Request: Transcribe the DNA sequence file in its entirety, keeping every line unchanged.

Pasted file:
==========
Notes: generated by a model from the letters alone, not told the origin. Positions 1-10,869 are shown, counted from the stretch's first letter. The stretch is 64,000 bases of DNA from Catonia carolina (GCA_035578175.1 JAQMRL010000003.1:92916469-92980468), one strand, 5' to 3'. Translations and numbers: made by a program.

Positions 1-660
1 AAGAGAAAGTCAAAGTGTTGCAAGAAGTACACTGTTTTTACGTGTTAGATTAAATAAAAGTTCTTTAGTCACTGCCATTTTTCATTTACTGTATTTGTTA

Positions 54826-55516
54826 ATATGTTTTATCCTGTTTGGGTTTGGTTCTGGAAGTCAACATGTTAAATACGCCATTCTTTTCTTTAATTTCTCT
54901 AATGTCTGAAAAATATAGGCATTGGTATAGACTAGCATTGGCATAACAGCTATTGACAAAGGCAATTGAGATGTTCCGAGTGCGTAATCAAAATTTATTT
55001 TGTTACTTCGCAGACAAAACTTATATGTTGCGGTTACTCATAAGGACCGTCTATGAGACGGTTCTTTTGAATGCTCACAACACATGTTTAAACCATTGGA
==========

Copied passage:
Notes: generated by a model from the letters alone, not told the origin. Positions 1-10,869 are shown, counted from the stretch's first letter. The stretch is 64,000 bases of DNA from Catonia carolina (GCA_035578175.1 JAQMRL010000003.1:92916469-92980468), one strand, 5' to 3'. Translations and numbers: made by a program.

Positions 1-660
1 AAGAGAAAGTCAAAGTGTTGCAAGAAGTACACTGTTTTTACGTGTTAGATTAAATAAAAGTTCTTTAGTCACTGCCATTTTTCATTTACTGTATTTGTTA

Positions 54826-55516
54826 ATATGTTTTATCCTGTTTGGGTTTGGTTCTGGAAGTCAACATGTTAAATACGCCATTCTTTTCTTTAATTTCTCT
54901 AATGTCTGAAAAATATAGGCATTGGTATAGACTAGCATTGGCATAACAGCTATTGACAAAGGCAATTGAGATGTTCCGAGTGCGTAATCAAAATTTATTT
55001 TGTTACTTCGCAGACAAAACTTATATGTTGCGGTTACTCATAAGGACCGTCTATGAGACGGTTCTTTTGAATGCTCACAACACATGTTTAAACCATTGGA